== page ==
Although we hear all the horrible things on the news that make us feel that our world is coming apart, our words, deeds, and ideas can help to make a better world. They really do matter.

Monday, September 1, 2014

Write What You Like. Tuesdays at Tri-County Community College

Tri-county Community College

21 Campus Circle, Murphy, NC 28906

September 2- September 23 -- Tuesdays


6:00 p.m. – 8:00 p.m
 $29

Write What You Like: Fiction, Memoir, Articles – Fulfilling Writing Dreams & Goals, Creating New Writing, Revising & Polishing Your Writing:
  • This class is designed to help you fulfill your writing goals.
  • See what mistakes editors most often find in submissions and learn how to avoid them.
  • Gain the knowledge, inspiration and motivation you need to put your words on paper.
  • Each week writing prompts will generate material for new writing or further a piece in process.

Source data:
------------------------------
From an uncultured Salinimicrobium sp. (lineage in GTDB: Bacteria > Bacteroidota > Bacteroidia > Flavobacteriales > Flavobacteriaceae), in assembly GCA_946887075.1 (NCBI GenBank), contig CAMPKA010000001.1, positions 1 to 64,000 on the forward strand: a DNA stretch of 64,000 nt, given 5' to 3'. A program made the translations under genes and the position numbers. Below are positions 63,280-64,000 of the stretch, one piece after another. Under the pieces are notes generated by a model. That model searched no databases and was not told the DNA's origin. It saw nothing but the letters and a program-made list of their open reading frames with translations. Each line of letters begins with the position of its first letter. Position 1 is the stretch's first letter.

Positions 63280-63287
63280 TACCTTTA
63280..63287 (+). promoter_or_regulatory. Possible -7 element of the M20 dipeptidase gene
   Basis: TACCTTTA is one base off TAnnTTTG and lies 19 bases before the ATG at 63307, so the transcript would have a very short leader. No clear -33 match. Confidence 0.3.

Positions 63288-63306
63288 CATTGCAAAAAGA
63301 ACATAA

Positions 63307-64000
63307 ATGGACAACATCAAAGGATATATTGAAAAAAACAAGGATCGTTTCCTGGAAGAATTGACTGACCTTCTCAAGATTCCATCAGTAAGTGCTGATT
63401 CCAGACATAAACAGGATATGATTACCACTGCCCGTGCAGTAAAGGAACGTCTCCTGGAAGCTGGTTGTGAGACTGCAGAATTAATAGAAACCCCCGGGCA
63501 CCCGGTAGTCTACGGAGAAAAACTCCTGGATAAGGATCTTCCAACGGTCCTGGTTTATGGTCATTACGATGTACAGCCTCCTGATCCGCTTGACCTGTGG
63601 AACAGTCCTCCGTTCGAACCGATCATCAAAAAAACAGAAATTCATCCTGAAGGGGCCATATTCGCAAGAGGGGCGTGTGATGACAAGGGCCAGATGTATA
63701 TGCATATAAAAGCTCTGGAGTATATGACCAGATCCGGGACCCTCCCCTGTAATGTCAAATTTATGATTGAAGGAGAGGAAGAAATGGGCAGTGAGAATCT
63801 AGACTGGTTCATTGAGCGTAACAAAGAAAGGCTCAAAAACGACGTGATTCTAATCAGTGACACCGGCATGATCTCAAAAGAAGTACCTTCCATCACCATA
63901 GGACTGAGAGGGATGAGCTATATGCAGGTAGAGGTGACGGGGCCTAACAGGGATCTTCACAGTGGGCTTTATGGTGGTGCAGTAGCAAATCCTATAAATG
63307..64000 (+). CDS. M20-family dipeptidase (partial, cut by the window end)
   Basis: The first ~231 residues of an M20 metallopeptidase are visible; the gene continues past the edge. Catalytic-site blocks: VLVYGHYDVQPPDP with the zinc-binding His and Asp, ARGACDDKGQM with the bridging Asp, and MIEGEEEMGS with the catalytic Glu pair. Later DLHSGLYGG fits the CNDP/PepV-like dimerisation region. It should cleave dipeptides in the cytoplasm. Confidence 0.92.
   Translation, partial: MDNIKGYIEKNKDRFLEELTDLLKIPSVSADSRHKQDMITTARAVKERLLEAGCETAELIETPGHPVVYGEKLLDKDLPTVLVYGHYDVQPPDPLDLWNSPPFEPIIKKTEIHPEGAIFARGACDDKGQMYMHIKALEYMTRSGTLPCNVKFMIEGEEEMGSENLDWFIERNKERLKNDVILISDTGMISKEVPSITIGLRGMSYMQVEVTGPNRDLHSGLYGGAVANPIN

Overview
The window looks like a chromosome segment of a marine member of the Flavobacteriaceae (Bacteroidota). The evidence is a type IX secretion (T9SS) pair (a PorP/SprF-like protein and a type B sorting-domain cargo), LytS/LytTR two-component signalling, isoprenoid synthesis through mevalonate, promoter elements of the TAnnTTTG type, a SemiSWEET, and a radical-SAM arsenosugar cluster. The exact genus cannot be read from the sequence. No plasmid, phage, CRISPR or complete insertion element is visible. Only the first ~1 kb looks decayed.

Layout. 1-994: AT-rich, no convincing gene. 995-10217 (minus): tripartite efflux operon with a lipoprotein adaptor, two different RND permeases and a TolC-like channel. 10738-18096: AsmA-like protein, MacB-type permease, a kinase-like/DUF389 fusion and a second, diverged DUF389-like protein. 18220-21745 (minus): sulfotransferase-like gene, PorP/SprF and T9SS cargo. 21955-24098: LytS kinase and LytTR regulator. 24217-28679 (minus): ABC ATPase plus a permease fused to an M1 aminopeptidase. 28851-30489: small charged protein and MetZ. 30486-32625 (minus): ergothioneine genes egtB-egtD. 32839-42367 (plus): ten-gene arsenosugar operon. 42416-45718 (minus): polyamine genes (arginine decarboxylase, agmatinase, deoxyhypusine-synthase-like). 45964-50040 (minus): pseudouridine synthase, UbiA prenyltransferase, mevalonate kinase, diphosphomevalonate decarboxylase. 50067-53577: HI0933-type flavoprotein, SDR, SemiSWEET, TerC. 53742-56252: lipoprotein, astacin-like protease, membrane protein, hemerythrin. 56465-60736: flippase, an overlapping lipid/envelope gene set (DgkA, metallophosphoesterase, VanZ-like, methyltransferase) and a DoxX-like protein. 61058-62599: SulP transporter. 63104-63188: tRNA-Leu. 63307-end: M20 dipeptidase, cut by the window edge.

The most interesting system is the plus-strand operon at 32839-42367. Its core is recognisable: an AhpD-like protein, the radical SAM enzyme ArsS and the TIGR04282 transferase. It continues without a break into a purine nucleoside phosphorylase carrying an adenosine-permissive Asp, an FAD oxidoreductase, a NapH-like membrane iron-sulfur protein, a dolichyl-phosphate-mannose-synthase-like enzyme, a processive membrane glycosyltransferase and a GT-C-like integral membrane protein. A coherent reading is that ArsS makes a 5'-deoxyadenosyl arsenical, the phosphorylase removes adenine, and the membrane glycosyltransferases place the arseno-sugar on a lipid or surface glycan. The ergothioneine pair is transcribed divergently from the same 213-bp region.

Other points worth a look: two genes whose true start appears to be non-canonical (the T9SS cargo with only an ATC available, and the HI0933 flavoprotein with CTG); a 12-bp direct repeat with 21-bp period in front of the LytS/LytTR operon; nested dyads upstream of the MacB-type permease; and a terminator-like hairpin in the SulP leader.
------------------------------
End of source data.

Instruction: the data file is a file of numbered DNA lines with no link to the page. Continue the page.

• Through examples of accomplished writers, you’ll learn techniques to aid you right where you are in the process.
  • You'll also get feedback on your work and learn revision tools.
  • Small class with interaction and feedback from teacher and other students

Instructor: Glenda C. Beall, published author and poet, experienced teacher and blogger. 
Owner/Director of Writers Circle Studio

Register now: Contact -Lisa Long
Director of Community Outreach
828) 835-4241

Saturday, August 16, 2014

Family Survived Katrina - GG's Fine Foods is dream come true.

I tracked down GG, ( Linda Gibson), at a Farmer’s Market where she had entered a pie contest. “What kind of pie,” I asked on the phone.